Physical life is also very important, and especially that of a human being. Nevertheless, all Jews are princes, and the life of a prince is intrinsically dependent upon his bond with his father, the king. Thus, if he is given life but severed from his father, the king, and cast into a dung heap to live the life of an animal, not only will he not enjoy this life, but he will despise it.
[Along these lines,] there is the known story of the chossid, Reb Yekusiel Liepler (see HaYom Yom of 6 Cheshvan). When the Alter Rebbe wanted to bless him with long life, he responded: “But not with peasant years, who have eyes, but don’t see, and ears, but don’t hear; they don’t see G–dliness, and they don’t hear G–dliness.”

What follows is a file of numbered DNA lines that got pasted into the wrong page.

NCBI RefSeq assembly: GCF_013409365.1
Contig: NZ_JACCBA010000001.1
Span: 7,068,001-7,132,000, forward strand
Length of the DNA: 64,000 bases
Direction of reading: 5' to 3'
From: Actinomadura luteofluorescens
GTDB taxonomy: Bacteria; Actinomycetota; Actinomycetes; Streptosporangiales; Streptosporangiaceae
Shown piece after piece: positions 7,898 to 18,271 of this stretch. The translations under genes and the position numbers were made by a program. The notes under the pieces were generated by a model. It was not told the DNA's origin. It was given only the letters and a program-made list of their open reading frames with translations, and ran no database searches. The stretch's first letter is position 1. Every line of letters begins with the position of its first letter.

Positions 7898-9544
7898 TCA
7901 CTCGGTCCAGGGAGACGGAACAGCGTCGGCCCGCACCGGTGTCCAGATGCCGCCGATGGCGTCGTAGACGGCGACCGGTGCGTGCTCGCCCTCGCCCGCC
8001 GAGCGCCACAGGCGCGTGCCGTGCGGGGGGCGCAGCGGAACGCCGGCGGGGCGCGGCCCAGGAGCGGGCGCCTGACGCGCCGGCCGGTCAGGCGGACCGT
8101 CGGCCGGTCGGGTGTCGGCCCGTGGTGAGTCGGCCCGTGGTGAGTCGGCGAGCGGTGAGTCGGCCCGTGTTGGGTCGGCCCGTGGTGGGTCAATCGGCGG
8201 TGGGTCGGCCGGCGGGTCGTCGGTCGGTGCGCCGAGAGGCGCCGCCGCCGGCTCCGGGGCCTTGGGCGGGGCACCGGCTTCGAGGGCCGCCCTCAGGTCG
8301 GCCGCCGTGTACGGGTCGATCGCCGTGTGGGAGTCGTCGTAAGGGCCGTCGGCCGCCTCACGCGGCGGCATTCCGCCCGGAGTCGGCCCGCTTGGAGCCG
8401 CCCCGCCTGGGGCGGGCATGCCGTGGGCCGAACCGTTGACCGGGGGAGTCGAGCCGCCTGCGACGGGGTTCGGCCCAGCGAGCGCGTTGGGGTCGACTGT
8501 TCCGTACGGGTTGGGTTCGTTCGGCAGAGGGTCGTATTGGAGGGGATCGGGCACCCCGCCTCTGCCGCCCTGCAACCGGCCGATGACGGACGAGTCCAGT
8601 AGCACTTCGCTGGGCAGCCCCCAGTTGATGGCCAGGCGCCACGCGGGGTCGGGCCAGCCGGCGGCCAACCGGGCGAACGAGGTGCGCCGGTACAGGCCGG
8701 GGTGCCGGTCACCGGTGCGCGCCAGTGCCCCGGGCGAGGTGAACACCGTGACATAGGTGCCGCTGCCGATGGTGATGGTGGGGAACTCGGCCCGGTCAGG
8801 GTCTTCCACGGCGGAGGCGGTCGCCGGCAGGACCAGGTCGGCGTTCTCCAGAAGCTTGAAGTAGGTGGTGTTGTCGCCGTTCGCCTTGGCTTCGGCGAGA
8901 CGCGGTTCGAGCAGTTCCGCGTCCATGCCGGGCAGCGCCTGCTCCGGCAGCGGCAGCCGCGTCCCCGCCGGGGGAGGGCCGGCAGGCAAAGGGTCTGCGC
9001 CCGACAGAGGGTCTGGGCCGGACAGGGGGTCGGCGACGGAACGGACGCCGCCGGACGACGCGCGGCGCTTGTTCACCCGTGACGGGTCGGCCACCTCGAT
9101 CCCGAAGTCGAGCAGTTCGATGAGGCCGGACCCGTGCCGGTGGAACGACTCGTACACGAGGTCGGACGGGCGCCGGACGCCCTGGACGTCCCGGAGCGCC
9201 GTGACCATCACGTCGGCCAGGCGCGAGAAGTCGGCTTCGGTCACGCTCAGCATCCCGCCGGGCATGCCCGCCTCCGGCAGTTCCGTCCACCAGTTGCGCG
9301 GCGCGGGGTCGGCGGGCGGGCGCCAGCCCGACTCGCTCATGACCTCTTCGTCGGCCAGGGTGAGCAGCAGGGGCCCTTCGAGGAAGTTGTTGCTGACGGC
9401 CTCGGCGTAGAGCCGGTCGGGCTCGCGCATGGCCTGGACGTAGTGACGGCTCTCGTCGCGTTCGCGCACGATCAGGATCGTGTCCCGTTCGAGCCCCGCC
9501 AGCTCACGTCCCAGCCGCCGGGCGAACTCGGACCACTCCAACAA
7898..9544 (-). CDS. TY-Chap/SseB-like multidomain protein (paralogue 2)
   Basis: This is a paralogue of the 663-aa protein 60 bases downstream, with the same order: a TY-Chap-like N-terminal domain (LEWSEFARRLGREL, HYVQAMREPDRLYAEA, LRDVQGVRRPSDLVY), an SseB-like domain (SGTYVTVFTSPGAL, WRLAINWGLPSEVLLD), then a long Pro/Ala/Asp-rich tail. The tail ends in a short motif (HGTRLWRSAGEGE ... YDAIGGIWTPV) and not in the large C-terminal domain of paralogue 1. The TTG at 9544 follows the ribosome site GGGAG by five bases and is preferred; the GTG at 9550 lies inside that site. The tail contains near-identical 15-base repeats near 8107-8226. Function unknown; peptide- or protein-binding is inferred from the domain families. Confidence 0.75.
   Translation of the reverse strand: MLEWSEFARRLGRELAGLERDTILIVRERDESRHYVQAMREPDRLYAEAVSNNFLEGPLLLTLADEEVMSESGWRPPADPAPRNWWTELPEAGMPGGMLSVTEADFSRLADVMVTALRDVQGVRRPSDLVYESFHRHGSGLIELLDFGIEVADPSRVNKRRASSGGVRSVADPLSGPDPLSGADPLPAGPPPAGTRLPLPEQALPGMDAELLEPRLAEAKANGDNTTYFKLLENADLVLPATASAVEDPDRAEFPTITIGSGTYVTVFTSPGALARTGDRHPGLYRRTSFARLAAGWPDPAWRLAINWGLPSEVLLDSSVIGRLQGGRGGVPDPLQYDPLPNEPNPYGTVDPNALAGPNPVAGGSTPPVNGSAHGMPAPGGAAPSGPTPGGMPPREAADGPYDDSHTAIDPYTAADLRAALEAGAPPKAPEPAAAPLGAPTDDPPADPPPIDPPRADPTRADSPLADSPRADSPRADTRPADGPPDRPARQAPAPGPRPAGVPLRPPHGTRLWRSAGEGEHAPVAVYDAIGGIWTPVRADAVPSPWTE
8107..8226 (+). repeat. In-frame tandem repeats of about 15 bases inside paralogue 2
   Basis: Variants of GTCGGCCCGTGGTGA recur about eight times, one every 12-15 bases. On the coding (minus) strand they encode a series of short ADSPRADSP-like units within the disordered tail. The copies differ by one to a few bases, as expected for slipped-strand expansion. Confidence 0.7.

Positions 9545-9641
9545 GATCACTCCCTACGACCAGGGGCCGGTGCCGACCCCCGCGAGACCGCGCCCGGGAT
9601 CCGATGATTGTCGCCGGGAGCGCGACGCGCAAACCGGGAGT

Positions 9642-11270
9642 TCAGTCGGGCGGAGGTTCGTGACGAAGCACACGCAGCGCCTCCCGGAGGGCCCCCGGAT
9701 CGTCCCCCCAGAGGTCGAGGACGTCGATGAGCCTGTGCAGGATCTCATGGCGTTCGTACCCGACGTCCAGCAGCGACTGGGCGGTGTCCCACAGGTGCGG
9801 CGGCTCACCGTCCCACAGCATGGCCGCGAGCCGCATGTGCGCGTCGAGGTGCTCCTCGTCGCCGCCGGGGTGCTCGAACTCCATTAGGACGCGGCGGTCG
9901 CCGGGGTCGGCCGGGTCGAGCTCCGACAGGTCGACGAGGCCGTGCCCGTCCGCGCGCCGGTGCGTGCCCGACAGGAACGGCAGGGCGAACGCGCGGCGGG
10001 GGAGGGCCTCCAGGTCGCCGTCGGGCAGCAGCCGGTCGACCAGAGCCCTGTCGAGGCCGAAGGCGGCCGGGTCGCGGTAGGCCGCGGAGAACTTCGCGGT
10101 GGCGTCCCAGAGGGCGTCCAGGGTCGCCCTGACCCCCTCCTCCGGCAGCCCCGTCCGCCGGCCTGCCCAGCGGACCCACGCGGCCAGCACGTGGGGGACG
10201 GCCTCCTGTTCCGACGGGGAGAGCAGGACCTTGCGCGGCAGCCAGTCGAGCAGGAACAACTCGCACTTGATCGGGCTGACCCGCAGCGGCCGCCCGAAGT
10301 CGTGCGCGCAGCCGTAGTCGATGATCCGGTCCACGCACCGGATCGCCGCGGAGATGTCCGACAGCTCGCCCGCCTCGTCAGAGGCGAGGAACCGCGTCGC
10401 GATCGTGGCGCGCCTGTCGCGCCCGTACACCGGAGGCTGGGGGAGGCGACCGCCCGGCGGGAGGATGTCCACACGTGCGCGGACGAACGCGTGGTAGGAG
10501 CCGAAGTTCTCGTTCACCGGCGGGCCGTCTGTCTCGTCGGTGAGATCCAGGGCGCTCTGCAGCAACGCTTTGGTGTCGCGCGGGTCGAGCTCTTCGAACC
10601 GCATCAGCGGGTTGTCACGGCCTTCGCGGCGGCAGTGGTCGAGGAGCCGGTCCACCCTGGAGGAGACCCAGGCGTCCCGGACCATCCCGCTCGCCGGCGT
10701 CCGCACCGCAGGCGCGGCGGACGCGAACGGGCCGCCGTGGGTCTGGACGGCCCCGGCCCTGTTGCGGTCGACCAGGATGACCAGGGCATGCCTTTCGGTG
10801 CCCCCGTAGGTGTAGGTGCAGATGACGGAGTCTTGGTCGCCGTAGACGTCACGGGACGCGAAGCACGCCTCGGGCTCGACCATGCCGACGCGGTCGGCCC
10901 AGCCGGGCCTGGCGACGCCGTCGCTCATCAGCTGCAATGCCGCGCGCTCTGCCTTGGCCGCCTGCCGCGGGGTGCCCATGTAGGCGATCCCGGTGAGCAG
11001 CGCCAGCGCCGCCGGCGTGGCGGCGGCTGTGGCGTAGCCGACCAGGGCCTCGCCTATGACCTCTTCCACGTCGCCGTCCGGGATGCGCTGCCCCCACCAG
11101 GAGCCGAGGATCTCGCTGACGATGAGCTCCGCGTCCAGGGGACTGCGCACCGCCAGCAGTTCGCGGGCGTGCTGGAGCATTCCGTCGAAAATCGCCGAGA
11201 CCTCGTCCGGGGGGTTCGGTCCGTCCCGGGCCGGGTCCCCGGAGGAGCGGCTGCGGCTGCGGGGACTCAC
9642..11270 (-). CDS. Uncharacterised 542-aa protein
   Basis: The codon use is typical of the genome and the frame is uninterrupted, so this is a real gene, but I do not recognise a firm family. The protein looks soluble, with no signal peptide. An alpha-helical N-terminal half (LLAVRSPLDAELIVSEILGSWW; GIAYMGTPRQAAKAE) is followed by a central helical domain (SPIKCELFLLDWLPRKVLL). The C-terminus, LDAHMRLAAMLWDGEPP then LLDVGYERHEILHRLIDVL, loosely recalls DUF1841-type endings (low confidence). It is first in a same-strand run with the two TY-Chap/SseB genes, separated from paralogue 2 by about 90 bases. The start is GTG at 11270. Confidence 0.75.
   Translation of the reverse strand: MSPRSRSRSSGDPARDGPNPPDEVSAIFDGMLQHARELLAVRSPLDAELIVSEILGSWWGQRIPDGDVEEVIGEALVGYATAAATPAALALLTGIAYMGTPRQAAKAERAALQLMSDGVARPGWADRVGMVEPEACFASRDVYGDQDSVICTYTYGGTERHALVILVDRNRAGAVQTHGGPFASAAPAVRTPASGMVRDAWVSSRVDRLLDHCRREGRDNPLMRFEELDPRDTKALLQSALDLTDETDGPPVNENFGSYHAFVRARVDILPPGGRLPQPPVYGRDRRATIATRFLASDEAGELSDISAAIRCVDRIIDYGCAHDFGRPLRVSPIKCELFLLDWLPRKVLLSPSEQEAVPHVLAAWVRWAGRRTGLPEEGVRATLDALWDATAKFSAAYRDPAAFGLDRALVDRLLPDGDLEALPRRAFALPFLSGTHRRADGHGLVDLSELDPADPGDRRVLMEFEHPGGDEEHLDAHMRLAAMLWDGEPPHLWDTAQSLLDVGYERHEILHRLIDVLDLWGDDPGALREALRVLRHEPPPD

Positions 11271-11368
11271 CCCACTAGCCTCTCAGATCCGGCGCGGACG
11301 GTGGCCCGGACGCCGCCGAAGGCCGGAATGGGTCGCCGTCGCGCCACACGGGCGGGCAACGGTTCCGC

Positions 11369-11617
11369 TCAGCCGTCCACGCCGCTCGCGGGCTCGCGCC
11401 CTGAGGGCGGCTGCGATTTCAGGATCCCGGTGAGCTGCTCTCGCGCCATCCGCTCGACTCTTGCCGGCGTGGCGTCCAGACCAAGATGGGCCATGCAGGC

This appears surprising. When one is given a gift, and all the more so when one is given a great gift, how can he refuse to accept it unless the gift is even greater? A long life has great intrinsic value (and especially since the pleasure of living includes all the pleasures of the world), how could Reb Yekusiel have made conditions in the blessing?
The explanation is that Reb Yekusiel’s condition was not that the blessing be increased, but that the long life be true life. He felt with certainty that the entire existence of life was to see and hear G–dliness. Thus, he stipulated, “but not with peasant years,” for he considered days and years in which one does not see and hear G–dliness completely worthless; on the contrary, he despised such days and years.